After two years of uncertainty and doubt amid the pandemic, the DLSU Green and Lady Tankers have come out stronger than ever, with the opportunity to bring home not just one—but two UAAP crowns as the season-opener draws ever closer.
Green Tankers Hans Cruz, Bettina Ting, Antoine Mendoza, Nikki Pamintuan, John Paul Elises, Samantha Banas, and Yuri Ilustre, along with head coach Evan Grabador, are hungrier than ever as they reflect upon their tireless preparation and learnings from the pandemic and what it will take for them to reclaim UAAP glory.
Navigating unfamiliar waters
When transitioning from high school to the competitive level of collegiate swimming, there will inevitably be hurdles to overcome and challenges that force athletes to adapt. For rookie Tanker Banas, living the life of a student-athlete during the pandemic—rather than the traditional face-to-face setting—was drastically different. “I’d say most of us [were] reliving life before the pandemic…So compared to the pandemic life for me, which was filled with pure laziness, it’s definitely a huge adjustment,” Banas expounds.
Life for everyone was much different for everyone during the pandemic, more so for athletes who were all of a sudden barred from their once-regular routines. Similar to that of other sports, swimmers all around the Philippines experienced difficulty in resorting to a different training regimen to keep themselves physically fit. However, with the limited accessibility to swimming pools, the pandemic proved to be much more difficult for swimmers—who need to train in the water as often as possible to maintain optimal form. Though few were able to use pools nearby, most swimmers had to resort to online Zoom sessions that involved purely land training.
Heading into UAAP Season 85, the Green Tankers highlighted the rare opportunity to win a double championship in both the men’s and women’s divisions, respectively. As this opportunity presents itself to the team, it is only fitting that winning both crowns is a common goal that is shared throughout the whole squad, from the rookies, all the way up to the head coaches.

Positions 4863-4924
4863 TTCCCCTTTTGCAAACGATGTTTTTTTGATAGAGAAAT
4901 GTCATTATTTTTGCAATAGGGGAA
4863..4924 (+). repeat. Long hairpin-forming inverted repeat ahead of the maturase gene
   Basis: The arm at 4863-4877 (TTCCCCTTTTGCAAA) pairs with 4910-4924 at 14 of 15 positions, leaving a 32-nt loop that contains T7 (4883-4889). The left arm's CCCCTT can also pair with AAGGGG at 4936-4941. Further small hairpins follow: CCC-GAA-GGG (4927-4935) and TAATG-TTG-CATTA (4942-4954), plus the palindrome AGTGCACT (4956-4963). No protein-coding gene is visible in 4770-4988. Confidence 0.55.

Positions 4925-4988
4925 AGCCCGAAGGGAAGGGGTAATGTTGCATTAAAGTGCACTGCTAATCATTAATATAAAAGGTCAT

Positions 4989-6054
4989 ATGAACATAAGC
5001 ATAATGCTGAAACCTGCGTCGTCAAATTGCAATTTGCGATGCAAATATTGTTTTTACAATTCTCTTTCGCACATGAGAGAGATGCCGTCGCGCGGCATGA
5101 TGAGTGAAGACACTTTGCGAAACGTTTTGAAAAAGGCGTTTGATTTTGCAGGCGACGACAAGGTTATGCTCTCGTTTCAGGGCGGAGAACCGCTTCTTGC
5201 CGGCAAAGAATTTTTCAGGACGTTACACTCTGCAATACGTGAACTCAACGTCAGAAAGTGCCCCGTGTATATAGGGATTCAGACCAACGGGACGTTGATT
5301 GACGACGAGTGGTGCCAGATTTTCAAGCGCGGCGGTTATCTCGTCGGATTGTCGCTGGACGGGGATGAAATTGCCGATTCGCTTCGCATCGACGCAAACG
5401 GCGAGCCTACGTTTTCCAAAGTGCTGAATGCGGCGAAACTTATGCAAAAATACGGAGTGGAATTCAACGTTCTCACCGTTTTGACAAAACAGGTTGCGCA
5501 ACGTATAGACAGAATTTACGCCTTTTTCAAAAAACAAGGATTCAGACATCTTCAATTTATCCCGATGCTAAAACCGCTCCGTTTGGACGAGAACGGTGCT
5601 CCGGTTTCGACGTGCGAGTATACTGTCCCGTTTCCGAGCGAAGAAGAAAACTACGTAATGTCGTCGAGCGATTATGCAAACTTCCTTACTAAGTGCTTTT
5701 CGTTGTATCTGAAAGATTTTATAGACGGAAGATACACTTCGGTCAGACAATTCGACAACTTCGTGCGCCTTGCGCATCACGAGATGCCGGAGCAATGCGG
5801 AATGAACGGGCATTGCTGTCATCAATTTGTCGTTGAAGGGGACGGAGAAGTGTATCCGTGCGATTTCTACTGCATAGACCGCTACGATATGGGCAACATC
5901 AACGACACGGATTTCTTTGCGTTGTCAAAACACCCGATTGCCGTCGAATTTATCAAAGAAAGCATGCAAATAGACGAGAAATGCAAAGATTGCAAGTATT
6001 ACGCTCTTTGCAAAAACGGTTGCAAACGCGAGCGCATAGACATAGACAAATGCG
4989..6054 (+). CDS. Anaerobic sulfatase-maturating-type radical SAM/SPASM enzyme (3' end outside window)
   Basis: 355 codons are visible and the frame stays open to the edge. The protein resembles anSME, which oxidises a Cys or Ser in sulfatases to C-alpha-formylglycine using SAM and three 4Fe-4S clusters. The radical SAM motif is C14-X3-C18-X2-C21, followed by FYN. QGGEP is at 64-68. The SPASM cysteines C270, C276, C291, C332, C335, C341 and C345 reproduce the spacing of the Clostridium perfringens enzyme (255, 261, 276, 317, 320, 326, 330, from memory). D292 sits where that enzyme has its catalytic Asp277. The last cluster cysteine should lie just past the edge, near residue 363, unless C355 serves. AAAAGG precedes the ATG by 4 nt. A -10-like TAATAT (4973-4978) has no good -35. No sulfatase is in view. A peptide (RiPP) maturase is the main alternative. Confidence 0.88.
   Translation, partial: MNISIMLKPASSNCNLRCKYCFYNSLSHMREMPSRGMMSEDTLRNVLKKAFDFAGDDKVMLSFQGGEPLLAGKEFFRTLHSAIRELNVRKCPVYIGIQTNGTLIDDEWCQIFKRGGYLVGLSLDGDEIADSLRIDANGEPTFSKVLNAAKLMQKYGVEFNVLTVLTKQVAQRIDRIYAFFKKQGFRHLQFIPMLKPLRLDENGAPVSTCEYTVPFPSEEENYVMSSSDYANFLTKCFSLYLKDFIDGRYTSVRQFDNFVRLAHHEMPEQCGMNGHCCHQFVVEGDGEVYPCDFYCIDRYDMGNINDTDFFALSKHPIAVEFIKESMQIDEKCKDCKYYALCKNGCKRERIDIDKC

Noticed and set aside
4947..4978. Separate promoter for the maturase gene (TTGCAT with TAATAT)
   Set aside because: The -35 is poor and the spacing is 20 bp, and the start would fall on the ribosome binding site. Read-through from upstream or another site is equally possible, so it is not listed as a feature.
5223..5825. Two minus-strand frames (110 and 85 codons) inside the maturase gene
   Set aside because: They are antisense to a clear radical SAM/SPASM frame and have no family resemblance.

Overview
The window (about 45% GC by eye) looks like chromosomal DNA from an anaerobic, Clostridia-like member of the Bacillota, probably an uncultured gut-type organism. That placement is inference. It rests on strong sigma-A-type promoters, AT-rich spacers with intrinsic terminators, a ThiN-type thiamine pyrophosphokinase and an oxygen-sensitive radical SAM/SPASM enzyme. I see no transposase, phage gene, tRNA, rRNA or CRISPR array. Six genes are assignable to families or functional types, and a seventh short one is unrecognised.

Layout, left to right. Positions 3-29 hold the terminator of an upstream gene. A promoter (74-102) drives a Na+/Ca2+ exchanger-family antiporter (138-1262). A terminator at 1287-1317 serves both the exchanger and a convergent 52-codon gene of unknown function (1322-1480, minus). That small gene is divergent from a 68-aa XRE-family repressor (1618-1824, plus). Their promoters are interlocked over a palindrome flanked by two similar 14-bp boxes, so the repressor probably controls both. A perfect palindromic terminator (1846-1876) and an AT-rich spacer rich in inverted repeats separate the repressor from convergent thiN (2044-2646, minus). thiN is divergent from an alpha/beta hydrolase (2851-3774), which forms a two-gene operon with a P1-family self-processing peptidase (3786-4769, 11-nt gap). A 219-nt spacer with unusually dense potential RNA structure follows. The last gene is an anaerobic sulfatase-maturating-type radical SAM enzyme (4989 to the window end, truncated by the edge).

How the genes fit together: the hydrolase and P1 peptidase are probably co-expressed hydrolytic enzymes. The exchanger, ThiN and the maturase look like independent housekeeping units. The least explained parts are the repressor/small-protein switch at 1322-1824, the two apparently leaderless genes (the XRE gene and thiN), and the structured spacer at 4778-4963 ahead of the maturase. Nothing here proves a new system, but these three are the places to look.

Just keep swimming
Despite several setbacks and unexpected changes during the strict lockdown period, the Green and Lady Tankers managed to persevere through the tough times as a collective unit. Head Coach Grabador explained how his swimmers’ mental and physical health were crucial factors that he took into consideration for the team’s success and motivation. However, he was not alone in navigating the unfamiliar setup, mentioning that the seniors and respective captains stepped up to become role models for the other younger members of the team.
Co-captain of the Lady Tankers, Pamintuan stresses the importance of having vocal and dedicated leaders to motivate their fellow teammates, “Nagpapakita kami sa training, kahit lahat kami pagod na. Para ma-push din yung iba naming teammates…para i-remind din sa kanila and nandun pa rin yung spark sa kanila to keep on going.”
(We show up during training even though we are really tired. So that our other teammates would feel motivated to continue, to remind them about the spark, to keep on going.)
Even though there was uncertainty about returning to competition, Green Tankers captain Cruz expresses, “I didn’t know kung aabot pa ba kami sa UAAP because we didn’t know when the pandemic [would] end. Pero iniisip ko lang…it’s better to be prepared kaysa maghabol sa training”. This no-regret mindset assisted the captains in continuing to move forward despite the challenges they faced together.